While we did appreciate the uncommon sonic signature, the rest of the sound is just about what you’d expect from a budget wireless headset. The Audio-Technica ATH-CLR100BT isn’t special or technically impressive, but that isn’t necessarily what most people expect from an affordable pair of wireless earphones. What you get is an inoffensive, neutral sonic signature that will appeal to anyone on a budget looking beyond the typical bass-and-treble heavy sound that most wireless earphones priced under Rs. 3,000 provide.
The Audio-Technica ATH-CLR100BT is decent enough for calls and voice communication; we were able to hear the other party and be heard clearly on most of the calls we made. Although there was a fair amount of background sound when outdoors, the positioning of the microphone ensured that our voice was relayed effectively.
The budget wireless earphone segment was filled with smaller, not too well known brands till recently; things have only changed over the past few months with the entry of brands such as Realme and Xiaomi in the under-Rs. 2,000 segment. Although the Audio-Technica ATH-CLR100BT is a bit more expensive at Rs. 2,499, it’s still an affordable headset that might be worth considering for the value and legacy of the brand.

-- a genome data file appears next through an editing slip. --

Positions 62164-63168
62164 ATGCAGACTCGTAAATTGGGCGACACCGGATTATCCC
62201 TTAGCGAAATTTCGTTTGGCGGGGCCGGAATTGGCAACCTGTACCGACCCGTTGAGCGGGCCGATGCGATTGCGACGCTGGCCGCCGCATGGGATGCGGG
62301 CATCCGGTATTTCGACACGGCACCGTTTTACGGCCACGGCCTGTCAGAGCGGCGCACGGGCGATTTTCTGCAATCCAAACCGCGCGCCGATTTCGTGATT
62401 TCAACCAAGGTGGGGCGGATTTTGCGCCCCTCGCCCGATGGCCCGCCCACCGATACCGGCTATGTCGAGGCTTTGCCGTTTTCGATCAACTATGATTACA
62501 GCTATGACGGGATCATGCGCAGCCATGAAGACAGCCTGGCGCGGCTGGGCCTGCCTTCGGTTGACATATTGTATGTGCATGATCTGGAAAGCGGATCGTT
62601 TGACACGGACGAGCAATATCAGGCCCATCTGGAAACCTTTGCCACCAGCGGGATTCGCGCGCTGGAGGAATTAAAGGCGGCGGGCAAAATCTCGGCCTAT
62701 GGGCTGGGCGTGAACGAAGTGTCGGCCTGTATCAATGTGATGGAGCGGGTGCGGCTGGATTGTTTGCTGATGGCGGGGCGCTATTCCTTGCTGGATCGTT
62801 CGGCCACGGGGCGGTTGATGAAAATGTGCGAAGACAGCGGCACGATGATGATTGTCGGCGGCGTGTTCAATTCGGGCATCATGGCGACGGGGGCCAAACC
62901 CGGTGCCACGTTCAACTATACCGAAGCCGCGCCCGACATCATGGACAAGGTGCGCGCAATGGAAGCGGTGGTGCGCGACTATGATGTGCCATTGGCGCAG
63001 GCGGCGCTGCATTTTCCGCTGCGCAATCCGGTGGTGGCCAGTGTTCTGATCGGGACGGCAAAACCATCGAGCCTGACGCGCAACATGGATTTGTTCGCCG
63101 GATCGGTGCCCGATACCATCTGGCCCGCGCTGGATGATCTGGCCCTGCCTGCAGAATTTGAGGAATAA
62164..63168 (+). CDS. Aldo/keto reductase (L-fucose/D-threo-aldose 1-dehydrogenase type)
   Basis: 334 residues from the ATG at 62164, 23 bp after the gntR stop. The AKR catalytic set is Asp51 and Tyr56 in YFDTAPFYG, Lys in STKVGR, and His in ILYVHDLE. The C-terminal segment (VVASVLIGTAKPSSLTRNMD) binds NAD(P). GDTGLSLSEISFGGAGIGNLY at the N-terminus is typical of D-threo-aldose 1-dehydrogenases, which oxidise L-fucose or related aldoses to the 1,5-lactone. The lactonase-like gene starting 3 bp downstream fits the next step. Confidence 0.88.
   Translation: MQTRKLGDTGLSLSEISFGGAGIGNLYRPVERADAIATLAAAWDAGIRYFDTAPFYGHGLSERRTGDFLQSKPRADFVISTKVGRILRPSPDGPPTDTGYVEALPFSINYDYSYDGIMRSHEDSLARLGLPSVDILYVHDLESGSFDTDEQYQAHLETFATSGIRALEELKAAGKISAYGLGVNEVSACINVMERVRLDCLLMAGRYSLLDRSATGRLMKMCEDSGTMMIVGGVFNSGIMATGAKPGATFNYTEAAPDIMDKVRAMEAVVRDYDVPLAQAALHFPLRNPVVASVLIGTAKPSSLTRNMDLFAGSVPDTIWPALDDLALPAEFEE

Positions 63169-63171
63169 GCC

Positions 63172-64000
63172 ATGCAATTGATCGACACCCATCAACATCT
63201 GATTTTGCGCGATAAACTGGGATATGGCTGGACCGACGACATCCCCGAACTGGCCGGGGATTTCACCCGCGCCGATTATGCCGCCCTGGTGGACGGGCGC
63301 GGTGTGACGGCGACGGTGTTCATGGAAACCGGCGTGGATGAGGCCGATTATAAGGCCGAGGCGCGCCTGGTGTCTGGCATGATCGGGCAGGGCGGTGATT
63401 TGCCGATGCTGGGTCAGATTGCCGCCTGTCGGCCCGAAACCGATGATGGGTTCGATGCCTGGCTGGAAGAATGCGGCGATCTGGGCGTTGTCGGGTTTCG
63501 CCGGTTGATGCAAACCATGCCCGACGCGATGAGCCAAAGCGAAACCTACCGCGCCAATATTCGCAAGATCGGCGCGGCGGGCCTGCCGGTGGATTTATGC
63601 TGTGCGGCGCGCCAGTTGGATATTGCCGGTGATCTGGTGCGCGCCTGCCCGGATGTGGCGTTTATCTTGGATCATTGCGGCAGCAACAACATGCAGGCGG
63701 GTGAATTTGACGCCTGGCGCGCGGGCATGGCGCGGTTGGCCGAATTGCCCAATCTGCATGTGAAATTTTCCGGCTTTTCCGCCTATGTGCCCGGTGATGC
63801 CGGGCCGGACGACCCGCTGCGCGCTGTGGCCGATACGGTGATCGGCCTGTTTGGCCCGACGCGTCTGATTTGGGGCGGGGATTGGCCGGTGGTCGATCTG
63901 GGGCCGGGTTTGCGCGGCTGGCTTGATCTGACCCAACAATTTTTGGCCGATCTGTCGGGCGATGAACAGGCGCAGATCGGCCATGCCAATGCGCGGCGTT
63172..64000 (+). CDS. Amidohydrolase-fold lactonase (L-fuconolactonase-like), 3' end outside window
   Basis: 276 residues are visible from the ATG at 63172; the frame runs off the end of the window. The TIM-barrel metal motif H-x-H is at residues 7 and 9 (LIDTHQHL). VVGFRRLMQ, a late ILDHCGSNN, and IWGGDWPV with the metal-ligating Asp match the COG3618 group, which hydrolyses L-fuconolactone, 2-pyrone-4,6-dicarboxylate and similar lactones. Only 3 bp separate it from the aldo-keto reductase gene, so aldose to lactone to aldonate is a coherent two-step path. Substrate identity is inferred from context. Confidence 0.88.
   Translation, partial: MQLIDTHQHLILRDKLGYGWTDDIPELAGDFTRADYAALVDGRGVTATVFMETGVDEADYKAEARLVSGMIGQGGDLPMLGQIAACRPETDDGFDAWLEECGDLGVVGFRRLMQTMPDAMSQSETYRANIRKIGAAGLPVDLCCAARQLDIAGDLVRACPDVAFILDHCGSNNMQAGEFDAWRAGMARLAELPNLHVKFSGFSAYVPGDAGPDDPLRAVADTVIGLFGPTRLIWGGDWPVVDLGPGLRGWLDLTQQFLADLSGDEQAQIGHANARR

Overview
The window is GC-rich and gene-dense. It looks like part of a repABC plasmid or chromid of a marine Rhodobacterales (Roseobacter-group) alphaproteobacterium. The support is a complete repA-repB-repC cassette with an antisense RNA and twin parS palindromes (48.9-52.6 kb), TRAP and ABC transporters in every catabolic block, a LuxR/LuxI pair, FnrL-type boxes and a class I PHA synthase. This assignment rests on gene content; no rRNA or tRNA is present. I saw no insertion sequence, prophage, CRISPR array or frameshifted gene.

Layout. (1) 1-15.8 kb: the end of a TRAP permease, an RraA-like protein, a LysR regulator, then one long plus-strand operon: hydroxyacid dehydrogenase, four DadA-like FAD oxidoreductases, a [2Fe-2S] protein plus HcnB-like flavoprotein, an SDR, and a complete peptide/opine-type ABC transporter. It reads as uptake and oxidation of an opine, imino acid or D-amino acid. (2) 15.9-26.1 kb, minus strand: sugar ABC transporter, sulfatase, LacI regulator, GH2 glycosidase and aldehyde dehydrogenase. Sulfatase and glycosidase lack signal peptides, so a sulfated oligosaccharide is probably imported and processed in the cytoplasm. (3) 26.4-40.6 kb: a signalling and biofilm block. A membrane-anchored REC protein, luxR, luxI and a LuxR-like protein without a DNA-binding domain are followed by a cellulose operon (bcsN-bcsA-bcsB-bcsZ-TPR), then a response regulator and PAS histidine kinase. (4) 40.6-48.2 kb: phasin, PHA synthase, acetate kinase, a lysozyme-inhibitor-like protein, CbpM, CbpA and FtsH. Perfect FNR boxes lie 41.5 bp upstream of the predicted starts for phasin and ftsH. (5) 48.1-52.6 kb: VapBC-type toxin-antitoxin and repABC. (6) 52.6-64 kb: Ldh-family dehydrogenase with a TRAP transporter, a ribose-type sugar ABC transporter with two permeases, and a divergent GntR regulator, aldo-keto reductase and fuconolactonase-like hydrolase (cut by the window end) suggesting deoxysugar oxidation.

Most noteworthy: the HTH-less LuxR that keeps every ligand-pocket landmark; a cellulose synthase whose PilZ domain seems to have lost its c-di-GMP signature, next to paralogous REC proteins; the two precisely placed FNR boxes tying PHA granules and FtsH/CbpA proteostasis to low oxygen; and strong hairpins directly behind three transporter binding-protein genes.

If you listen to a lot of popular genres and want a little punch in the bass, the Audio-Technica ATH-CLR100BT may not be the best pick for you. We also had some issues with the design of the cable and neckband modules. However, this is the most balanced-sounding pair of wireless earphones you can buy for under Rs. 2,500. If that’s what you’re looking for, then this is a worthwhile pick.
Price: Rs. 2,499
- Balanced sonic signature
- Clean sound
- Decent for calls
- Good value for money
- Ordinary looks
- Odd cable and neckband module design
- Bass is a bit soft
Ratings (out of 5)
- Design/ comfort: 2.5
- Audio quality: 3
- Battery life: 3.5
- Value for money: 4
- Overall: 3